One day I was sure that he was going to end up killing me. I asked for help in Hyas –a migrant care organization, they wanted to intervene but I asked them to let me do it my way.
I put together a plan. I left the children in some different places, so while he left for a moment, I went to look for them and I ran away. I left with three bags of clothes, a blender, an iron and my children.
The organization that was supporting me, allowed me to stay in a hotel and gave me food and personal hygiene items, but soon after, they got me out of there because he already knew I was there and threatened the people of the hotel with death.
That's how they offered me two shelters, one in the eastern part of Ecuador (the Amazon Basin) and the other in Cuenca, at the Casa María Amor.
We arrived in Cuenca on May 18 at 6 am in the morning. I looked for the house, I knocked at the door and I was received by a woman named Olí. She welcomed me, so warm, so close. Then she offered me a cup of chocolate with bread. I did not want to eat; I did not want anything. Now I think the trauma kicked in.
They told me about Mujeres con Éxito, a place where they can train me and strengthen the knowledge I already had about cooking. The certificates I received allowed me to get a job. The training transformed me. It gave me the opportunity to have an autonomous life later.
They covered my emergency needs, they offered me therapy along with my children, legal advice, schooling and care for my children. This assistance was transcendental.
I was in this sanctuary for 7 months and I decided to leave. The Host House was a safe place and they supported me but I wanted to go and find my own space. However, since I've known Casa María Amor, I've never been too far from it.
When I left, I had informal jobs, cleaning houses, cooking, odd jobs, so to speak. I looked for Hyas (Migrant Assistance Organization) again, they supported me with food and I started to acquire some household items.
In all my life, the most difficult thing, and what limited me, was the care of my sons and daughters. It drove me crazy organizing how to leave them in day care centers, school or any place where they would take care of my children while I worked. My 12-year-old son did the day care of my other small children, I think it was very difficult for him sometimes, but it was the only way to survive.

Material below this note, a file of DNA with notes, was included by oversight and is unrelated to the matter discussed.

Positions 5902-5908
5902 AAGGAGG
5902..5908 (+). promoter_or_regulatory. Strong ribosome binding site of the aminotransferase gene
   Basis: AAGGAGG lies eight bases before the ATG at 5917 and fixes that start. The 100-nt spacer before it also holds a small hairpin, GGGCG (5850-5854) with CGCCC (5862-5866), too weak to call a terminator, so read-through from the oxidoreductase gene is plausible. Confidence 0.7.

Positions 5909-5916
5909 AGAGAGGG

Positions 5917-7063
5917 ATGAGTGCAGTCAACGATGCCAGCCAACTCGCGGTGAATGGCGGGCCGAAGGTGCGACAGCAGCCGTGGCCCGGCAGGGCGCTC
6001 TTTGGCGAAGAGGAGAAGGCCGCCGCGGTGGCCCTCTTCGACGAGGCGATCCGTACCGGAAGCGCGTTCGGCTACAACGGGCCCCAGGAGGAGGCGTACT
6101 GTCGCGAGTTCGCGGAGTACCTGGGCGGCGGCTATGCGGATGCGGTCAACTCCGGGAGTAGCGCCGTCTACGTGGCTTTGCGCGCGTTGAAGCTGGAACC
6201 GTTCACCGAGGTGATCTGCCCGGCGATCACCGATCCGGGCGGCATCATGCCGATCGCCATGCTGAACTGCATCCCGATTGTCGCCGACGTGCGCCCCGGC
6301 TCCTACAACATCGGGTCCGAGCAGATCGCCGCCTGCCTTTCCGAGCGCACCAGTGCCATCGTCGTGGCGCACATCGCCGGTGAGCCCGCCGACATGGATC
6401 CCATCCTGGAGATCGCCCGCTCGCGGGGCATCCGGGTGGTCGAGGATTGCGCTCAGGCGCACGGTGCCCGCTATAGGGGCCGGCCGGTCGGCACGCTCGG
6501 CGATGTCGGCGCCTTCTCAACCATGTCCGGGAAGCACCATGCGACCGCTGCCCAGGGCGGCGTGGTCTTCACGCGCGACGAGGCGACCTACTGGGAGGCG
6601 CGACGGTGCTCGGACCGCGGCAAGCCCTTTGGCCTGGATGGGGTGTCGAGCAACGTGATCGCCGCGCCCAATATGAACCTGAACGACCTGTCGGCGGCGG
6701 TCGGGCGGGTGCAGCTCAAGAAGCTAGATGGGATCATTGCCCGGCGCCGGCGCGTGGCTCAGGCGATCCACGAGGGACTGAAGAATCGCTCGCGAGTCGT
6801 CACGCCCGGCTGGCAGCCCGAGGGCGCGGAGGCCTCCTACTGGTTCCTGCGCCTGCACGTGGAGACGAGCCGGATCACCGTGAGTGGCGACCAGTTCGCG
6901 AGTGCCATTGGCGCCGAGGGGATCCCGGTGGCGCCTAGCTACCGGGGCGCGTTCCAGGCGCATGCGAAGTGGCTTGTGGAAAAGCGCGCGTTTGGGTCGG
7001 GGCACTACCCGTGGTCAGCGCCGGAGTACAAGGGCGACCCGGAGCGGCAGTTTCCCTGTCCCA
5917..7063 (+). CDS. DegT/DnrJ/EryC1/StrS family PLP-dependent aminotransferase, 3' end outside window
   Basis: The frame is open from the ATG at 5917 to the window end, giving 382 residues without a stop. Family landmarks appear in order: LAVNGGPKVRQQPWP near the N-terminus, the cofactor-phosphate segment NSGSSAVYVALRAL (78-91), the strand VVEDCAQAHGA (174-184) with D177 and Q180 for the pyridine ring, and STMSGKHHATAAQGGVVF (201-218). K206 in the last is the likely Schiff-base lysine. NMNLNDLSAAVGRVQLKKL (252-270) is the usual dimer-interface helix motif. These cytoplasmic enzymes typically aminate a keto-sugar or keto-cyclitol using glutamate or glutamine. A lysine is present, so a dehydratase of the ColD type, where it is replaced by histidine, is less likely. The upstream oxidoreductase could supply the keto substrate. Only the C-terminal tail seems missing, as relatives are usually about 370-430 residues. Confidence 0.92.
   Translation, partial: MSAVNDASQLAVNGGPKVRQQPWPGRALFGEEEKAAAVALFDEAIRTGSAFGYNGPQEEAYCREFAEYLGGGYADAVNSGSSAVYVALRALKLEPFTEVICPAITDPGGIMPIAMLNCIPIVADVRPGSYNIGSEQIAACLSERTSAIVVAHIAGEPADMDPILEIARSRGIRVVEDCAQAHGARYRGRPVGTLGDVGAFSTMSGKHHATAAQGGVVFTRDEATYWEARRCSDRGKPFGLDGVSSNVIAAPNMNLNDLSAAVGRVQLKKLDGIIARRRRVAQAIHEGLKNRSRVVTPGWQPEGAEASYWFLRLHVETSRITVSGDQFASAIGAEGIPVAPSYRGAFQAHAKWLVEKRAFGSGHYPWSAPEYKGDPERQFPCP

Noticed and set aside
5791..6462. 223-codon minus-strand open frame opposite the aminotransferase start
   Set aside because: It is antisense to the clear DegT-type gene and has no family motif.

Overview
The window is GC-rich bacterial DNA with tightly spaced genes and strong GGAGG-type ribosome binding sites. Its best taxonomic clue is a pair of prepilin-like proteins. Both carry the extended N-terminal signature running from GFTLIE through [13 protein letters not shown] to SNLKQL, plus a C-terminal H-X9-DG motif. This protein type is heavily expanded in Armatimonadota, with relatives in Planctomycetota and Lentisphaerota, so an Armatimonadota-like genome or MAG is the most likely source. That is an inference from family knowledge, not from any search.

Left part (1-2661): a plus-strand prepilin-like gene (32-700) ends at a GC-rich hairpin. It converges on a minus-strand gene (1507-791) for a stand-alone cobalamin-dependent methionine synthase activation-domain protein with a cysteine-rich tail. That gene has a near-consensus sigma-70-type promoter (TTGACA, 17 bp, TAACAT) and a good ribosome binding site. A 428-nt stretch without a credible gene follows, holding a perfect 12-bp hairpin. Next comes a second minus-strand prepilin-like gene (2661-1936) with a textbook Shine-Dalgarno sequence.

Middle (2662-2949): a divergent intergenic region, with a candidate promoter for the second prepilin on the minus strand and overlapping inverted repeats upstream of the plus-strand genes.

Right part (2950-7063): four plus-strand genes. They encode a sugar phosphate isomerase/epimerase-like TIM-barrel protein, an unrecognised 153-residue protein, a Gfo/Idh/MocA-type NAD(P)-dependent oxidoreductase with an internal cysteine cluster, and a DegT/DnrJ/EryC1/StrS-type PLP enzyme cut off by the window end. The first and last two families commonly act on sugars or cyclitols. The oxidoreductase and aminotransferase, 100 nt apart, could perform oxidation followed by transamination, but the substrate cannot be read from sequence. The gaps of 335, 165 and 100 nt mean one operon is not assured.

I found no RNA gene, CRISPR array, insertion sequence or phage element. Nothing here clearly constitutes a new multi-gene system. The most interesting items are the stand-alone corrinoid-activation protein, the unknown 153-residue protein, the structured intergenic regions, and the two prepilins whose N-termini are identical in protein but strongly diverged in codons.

I had very precarious housing situation and many times I experienced episodes of discrimination because of my nationality… and I had many children, and I did not have a husband ... because of so many things ...when a social worker visited me and told me that my living situation was a disaster, that it was an inhumane space to have to my children, I collapsed. I felt very bad because she did not know how hard it was to at least have a place to live. Then I got strong, there was no time or money to be sad.
With the support of Casa María Amor I was able to put together a folder (curriculum) with my experience. I finally got a job at a restaurant. It was one of my best work experiences. However two years later the restaurant closed and I was out of work again.
Life continued and the possibility of working at Casa María Amor presented itself, I have been here since 2012 and I accompany the women on the road to their eventual autonomy.
My life has changed in many ways: I feel free. However, I still have problems, it is not a perfect life. I am 42 years old and have 6 children, sometimes it is very hard and difficult but the resilience I feel allows me to stand up, protect myself and above all, remember that I am not alone, Casa María Amor will always support me.
From my history of violence, I must say that I was with my partner for so long and yet, at the same time, I was always alone.
I thought about staying in Cuenca for 8 days...I've been here for 9 years.
Casa María Amor receives more women every day with stories like mine...Others were unable to find Casa María Amor: their partners murdered them.